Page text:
Wednesday, February 15, 2006

A new thing you can do

Goodness gracious, I haven't done anything new in several days. I'm totally slacking on My Year of New Things. At this rate, by the time December rolls around, I'm still gonna have hundreds of New Things to do.

Pick up the slack, Erik--pick up the slack.

Well, there's a New Thing that I haven't done yet, but which I'm planning on doing this week--and I urge you to do it as well.

I'm registering my bone marrow with the National Marrow Donor Program.

Last week, my friend Erica was diagnosed with Acute Lymphocytic Leukemia (ALL). She is currently undergoing aggressive treatments (chemotherapy, etc.) at an excellent hospital. Erica is a fucking awesome person. She's a fighter and she's brave and I believe she's going to get through this, but it's gonna be a long ordeal, and she's gonna need some help.

Her doctors have asked for friends and family to go to their local hospital or Red Cross to see if they might be a match for bone marrow donations. Now, when I heard this, my first thought was that I wanted to do whatever I could to help Erica, and then my second thought was that donating bone marrow sounds kinda scary. I mean, we all know I'm a wussy when it comes to medical things.

But the thing is, after doing some googling (how much do I love google?) I've discovered that becoming a donor isn't very scary at all--actually, it's really simple and painless and easy (and if you don't believe me, well, I've already done your googling for you--just clink on these links)--and there are lots of people in need of your healthy bone marrow (which, after you've donated, replenishes itself in your healthy body fairly quickly). The problem is, even though there are lots of people who need bone marrow, there aren't nearly enough people donating bone marrow.

Let's work on that. For Erica, and for the many many others who need your donations so badly.

Here's how you can become a bone marrow donor:

1. Contact your local National Marrow Donor Program (NMDP) here.

2. Join the registry, which is as easy as filling out some paperwork and providing a small blood sample so that they can determine your tissue type.

3. After you've joined the registry, they will contact you when and if there is a match for your particular "type" and that's when you go in and donate.

You can read all about the donating process here--it really ain't bad at all.

Rock out with your cock out and become a donor.

You could save lives.


(P.S. I just noticed that I wrote "clink on these links" instead of "click on these links." How stupid am I? Anyway, since the new me is all about embracing typos rather than editing them, I think that, from now on, instead of saying things like "click on this link" or "click on these links," we should just abbreviate those phrases and say "clink." Which, from now on, will be recognized, on My Year Of New Things, at least, as a directive to check out a hyperlink. Got it? Cool.)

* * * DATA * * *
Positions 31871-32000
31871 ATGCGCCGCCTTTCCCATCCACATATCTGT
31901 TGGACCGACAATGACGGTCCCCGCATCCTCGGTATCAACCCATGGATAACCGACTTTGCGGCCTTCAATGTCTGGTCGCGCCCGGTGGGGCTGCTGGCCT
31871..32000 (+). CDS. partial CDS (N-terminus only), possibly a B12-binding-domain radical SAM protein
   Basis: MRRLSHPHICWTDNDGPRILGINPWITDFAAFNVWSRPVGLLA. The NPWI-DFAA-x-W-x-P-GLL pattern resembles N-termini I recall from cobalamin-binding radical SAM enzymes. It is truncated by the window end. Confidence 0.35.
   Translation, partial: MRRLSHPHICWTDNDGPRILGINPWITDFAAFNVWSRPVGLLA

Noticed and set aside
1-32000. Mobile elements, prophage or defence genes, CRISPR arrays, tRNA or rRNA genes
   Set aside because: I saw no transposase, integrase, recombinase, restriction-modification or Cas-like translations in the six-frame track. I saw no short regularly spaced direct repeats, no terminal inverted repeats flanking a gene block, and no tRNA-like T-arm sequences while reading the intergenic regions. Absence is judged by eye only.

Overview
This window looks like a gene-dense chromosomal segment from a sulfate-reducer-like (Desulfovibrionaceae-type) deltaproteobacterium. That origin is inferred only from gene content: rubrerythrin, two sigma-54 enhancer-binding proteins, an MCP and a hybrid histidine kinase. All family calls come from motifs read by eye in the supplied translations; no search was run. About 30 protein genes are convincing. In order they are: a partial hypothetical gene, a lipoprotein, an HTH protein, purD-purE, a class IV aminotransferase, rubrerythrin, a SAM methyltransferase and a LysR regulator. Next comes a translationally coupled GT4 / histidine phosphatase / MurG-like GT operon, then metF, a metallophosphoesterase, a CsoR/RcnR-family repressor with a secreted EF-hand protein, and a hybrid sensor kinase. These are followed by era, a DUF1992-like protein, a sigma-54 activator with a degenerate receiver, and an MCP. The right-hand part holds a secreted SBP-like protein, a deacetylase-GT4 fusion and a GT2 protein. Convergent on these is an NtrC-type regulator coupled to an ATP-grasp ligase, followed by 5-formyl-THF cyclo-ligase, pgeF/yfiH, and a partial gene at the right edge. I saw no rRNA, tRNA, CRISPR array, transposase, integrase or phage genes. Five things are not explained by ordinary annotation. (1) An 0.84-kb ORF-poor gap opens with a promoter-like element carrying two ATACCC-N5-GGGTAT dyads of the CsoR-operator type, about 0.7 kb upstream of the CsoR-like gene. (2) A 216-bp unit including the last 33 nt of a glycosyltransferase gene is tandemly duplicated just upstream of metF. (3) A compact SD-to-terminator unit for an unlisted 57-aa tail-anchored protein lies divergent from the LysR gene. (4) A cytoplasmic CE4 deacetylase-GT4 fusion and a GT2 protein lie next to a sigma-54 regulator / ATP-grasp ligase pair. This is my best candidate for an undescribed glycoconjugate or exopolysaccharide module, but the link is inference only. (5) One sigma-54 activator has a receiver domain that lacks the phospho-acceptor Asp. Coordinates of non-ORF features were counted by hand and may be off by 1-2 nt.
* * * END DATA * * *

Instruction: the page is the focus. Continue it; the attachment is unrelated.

TheDarkerUma said...

Fuck yeah dude!!!

I love you.

Melanie said...

I donated marrow last year, and it was challenging, but very worth it. I blogged it here. Although I had a tough time dealing with the anesthesia, I would do it all again in a heartbeat.

Jesse James said...

word to all this.

Gina said...

Thanks for putting it out there Erik. I would never have thought about donating, but now you have planted the seed. Nice one:)

Erik said...

Uma, I was going to say something funny or snide to you, but we both know I'm not very funny, and I'm only snide late at night when we're in bed together, or, I should say, when we're in beds (plural) together, since we're never in the same bed together, we're usually in beds next to each other, or on top of each other, rather, I mean, we're not on top of each other (egads!), but the beds are on top of each other, as in they're bunks, but why am I explaining that, you know what I mean, though other people might be like, what the fuck is he talking about, I guess that's why I explained it and said "bunks", and gosh, all of this talk about being snide in beds together makes me want to have a sleepover, and soon, it's been way too long, so, you know, we need to make that happen, and I need to end this sentence, so instead of being funny or snide, I'll just say that I love you too, and I hope you'll give Erica all of my love this weekend while you're in Boston, and don't have too much fun without me, and I promise that the next time you comment on my blog I will reply to your comment much quicker than I did this time.

Erik said...

(How was that?)

Anonymous said...

Erik, I have been registered with the marrow donor program for awhile. I truly believe that if we were all donors (marrow, blood, organs, etc.) there would be no lists of names of people waiting.

Erik said...

Melanie, I read your blog entries about donating, and I'm glad I did--it sounds like it was much more of a committment than you had anticipated, so it's good to know everything to expect. You did a really good thing. More people should do it. I feel like I'm armed with a lot more knowledge about the whole thing and I look forward to helping out myself. I will let you know how it goes after I've had the chance to donate too.

Erik said...


Word to you. And to your mother.

PS. I don't know if you were with me or not, but do you remember this moment from our past: I have this very clear memory of being in the drama room in high school this one day and Bronwen Bittetti (remember her? is that how you spell her name?) came into the drama room and made this announcement: "I just saw [the movie] Malcolm X and all I can say is WORD."

Erik said...

Gina, it sounds like Lanie knows even more about this than I do, so we can answer all of your questions at Game Night, and plant more seeds and then you'll register and we'll be like a gang of bone marrow donors. Sounds punk, right?

Erik said...

Lanie, I totally agree with you.